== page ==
Jak Bazino, a French citizen who lived and traveled extensively in Burma from 2001 to 2005, recently published a first novel, Zawgyi, l’alchimiste de Birmanie, which was inspired by his time spent in Burma.
Jak Bazino, a French citizen who lived and traveled extensively in Burma from 2001 to 2005, recently published a first novel, Zawgyi, l’alchimiste de Birmanie, which was inspired by his time spent in Burma.Bazino spoke with Mizzima about his novel and his observations and analysis of Burmese culture and the present political transition. He recounts the changes he witnessed in Burmese society, including an alarming growth between the rich and the poor, as well as highlighting the beauty and fragility of Burmese culture and the importance maintaining Burma’s unique character during a volatile period of transition.
Question: What is your novel, Zawgyi, about?
Answer: Zawgyi, l’alchimiste de Birmanie is an adventure novel taking place during the Saffron Revolution of 2007. The story actually begins in 1885, when Maung Aung, a royal palace guard and the last of the Ah Ye Gyi, a secret tantric society charged with protecting the philosopher stone, flees Mandalay before it falls into British hands in order to save the stone and find the Zawgyi, the immortal alchemist who will elicit the coming of a messianic king and the future Buddha Maitreya.
Then, in September 2007, a young French tourist arrives in Burma right at the beginning of the Saffron Revolution. He is unwillingly thrown into the political turmoil after witnessing a murder and goes out in search for the meaning of a tattoo he found on the victim. This quest will lead him to Maung Aung’s footsteps, while pursued by the Burmese military and foreign agents, all seeking to benefit from the philosopher stone and political unrest to assume power. His adventure will take him across Burma in the middle of a revolution, on the path to love, suffering, death and finally enlightenment.
Q: Were there specific persons, events or scenes that provided the inspiration for your novel?
A: French expatriates provided me with a lot of the material I used to describe the expatriate community in Rangoon. I won’t give names of course, since the portraits I drew of them are not always flattering, but those who know these people will certainly identify from whom I got my inspiration. Moreover, during the four years I spent in Burma, I regularly documented impressions, events and news. I wanted my book to be as realistic and plausible as possible, which is why I used material from my notebooks and spent years researching Burmese alchemy, esotericism and history.
I constructed an environment as close to reality as possible for two reasons: to introduce the country in detail to readers not familiar with Burma, and to make people who know the country relive this specific period of time as if they were again there. For that, I used articles from media like Mizzima to retrace and relate events as they happened, such as the demonstrations of 2007 and the repression that followed. Finally, I am also fond of photography. The pictures, impressions and memories I brought back accompany me everyday. I did my best to depict these unforgettable landscapes, faces and scenes in my novel, to share my love for Burma with my readers.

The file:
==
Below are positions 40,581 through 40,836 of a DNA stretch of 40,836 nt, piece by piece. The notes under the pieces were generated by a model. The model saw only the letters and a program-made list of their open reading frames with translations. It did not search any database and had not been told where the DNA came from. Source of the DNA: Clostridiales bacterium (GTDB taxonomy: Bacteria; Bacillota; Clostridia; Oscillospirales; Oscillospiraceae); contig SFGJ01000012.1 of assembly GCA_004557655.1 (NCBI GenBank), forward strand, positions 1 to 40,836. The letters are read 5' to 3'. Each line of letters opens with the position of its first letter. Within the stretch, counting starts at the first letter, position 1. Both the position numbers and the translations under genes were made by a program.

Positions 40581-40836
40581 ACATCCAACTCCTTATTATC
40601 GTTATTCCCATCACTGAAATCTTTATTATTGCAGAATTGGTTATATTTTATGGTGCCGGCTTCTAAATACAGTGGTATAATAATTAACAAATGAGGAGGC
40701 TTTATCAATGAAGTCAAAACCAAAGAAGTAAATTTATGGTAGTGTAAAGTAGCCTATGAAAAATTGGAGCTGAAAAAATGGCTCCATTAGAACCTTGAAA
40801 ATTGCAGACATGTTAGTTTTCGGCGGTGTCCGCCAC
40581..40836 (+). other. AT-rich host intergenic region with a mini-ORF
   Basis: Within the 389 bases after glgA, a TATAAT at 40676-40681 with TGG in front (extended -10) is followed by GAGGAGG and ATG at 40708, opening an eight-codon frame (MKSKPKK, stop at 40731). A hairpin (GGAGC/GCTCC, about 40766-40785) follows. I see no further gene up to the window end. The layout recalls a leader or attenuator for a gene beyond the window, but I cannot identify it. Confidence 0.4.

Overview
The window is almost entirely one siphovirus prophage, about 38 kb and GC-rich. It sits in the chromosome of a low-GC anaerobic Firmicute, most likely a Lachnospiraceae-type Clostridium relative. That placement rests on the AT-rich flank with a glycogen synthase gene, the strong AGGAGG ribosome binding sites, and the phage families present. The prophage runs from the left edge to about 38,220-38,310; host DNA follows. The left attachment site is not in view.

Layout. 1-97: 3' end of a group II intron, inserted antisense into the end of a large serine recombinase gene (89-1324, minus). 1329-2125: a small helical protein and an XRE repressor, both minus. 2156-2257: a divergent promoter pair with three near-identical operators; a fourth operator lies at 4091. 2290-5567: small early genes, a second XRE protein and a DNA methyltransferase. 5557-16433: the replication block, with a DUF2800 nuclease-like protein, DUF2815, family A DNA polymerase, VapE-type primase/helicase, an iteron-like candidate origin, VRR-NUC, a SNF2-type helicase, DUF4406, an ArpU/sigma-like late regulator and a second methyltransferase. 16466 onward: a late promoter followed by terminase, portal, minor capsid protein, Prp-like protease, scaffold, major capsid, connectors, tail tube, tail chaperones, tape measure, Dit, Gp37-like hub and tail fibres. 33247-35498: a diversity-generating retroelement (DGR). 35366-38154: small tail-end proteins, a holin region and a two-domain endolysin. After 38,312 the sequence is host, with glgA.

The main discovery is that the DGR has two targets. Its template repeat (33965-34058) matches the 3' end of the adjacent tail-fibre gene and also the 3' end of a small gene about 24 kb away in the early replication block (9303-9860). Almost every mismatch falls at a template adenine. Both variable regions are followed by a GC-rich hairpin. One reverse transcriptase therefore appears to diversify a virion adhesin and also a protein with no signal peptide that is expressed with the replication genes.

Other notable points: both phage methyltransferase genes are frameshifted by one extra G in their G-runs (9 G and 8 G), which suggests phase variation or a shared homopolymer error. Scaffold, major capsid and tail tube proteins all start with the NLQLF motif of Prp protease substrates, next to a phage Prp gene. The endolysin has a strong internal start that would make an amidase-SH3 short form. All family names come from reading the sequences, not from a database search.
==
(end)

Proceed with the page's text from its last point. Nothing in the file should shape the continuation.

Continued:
Q: You obviously hold deep respect for Burmese culture. What are some aspects of Burmese culture to which you are especially drawn and that may not be known to those who have not spent considerable time in Burma?
A: I think it would be its lack of rationality, which is sometimes confusing for Westerners, who feel a bit like Alice in Wonderland. Burmese culture has not been influenced by rationalism, positivism or scientism. As such, foreigners often lack references to understand what seems to us illogical, upside down or simply bewildering.
But, I really like the fact that legends and supernaturalism are still alive in Burmese beliefs, which makes everyday life somewhat fantastic, as in a fairytale. I enjoy the fact that Burmese people never tried to domesticate nature as we did in Europe: wilderness, animals and plants all have their place in Burmese society, even in a huge city like Rangoon, which feels like a village and not like a sanitized European city. In a way, this aspect of Burmese culture is very advanced compared to what is commonly called sustainable development. Finally, Burmese culture, as exemplified by hospitality and generosity, speaks directly to senses and behaviors and is therefore often from the heart and not calculated.
On a historical front, the country sits at a crossroad of influences from India, China and Southeast Asia. This really shows in Burma’s esoteric and supernatural beliefs, which are a mix of animism, tantrism, buddhism, taoism and so forth. This provides great variety and creativity in local spiritual movements. In my novel, I focus in particular on the origins and the expressions of Burmese alchemy and millenarism, as well as on the eschatology related to the waiting of the messianic king and the future Buddha. These underground esoteric beliefs cast a new light on Burmese history and assist in the comprehension of many events. This includes making sense of power struggles throughout Burmese history, as well as how the minds of Burmese kings, political leaders and dictators function.
Q: You lived in Burma from 2001-2005, how did you experience the impact of Depayin and the subsequent removal of Prime Minister Khin Nyunt?
A: Strangely enough, I don’t really have strong memories of these events. I became gradually aware of their impact and their intensity after reading articles days later. When the information reached me, my daily life in Rangoon went on as usual. At that time it was easier to get information about what happened in Burma if you lived abroad. Restrictions on the Internet and the media made it difficult to keep in touch. And foreign media made their headlines with these events one day and then went back to the war in Iraq. Yet, I remember a few things. There were mixed sentiments from the expatriate community. We understood that a door had once again been closed, since the hardliners were the ones staying in power. I felt similarly after Depayin, as if believing any change in Burma was impossible after being disappointed so many times. When you live in Burma, time has a different rhythm. It feels like it stands still and events such as Depayin or the removal of Khin Nyunt are small waves on the surface of a deep, still lake.